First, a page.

I explained during the press conference with Rep. Slaughter how the industry funnels millions of its policyholders' premiums to big public relations firms that provide talking points to conservative talk show hosts, business groups and politicians. I also described how the PR firms set up front groups, again using your premium dollars and mine, to scare people away from reform.

What I'm trying to do as I write and speak out against the insurance industry I was a part of for nearly two decades is to inform Americans that when they hear isolated stories of long waiting times to see doctors in Canada and allegations that care in other systems is rationed by "government bureaucrats," someone associated with the insurance industry wrote the original script.
twirlgrrl: (Default)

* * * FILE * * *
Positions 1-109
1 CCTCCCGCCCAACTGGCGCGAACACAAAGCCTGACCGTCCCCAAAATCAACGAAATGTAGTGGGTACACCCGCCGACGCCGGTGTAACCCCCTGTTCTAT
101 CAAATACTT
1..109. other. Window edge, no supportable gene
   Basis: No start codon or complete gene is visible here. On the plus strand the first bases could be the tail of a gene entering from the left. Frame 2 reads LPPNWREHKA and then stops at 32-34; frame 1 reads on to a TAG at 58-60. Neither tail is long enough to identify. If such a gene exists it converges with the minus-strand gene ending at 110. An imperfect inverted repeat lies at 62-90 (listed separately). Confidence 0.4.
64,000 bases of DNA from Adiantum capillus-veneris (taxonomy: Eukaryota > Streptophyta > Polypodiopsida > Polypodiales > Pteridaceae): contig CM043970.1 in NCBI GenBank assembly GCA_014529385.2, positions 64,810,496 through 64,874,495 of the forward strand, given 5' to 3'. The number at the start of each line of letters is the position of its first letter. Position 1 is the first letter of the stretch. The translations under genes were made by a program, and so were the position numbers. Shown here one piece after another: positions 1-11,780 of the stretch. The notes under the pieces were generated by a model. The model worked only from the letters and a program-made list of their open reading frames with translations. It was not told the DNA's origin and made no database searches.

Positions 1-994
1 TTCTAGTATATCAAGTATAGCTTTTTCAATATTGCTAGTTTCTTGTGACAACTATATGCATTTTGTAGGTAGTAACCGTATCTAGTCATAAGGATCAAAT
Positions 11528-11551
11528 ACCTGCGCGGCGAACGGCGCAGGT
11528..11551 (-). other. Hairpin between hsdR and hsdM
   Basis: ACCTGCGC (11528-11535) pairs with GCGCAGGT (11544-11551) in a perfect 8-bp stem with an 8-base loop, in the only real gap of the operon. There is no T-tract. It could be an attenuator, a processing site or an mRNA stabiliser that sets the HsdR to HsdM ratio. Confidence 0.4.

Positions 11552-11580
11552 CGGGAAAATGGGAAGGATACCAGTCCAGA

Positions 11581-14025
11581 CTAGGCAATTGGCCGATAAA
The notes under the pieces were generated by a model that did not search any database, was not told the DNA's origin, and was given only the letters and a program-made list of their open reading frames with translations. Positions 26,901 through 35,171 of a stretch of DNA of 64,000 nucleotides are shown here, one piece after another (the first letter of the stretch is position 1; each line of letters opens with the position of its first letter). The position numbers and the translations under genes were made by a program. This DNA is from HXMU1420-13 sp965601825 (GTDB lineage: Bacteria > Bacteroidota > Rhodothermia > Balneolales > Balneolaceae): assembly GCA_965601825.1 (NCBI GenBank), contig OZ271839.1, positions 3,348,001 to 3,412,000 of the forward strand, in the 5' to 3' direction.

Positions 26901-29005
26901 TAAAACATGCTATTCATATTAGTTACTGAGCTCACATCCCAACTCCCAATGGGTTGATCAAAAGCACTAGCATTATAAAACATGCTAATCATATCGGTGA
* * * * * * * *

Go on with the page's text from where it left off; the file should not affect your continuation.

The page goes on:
I keep meaning to do a bit of research and compile it into a serious post on this subject, but I never have time. So I'll keep passing on/saving links that I find interesting in the meantime.

Here is yet another article about the fact that people with health insurance are not protected from financial ruin due to health problems, and the kinds of shenanigans health insurance companies pull on people to increase their bottom line. We are in serious need of health care reform, America. (link to original story is in the post)

From the bottom of that post, here is a link to the Frontline documentary about health care systems in other countries:

I strongly encourage you to watch that documentary and ask yourself why we in the US are the only industrialized nation without some form of healthcare system like this.
twirlgrrl: (Default)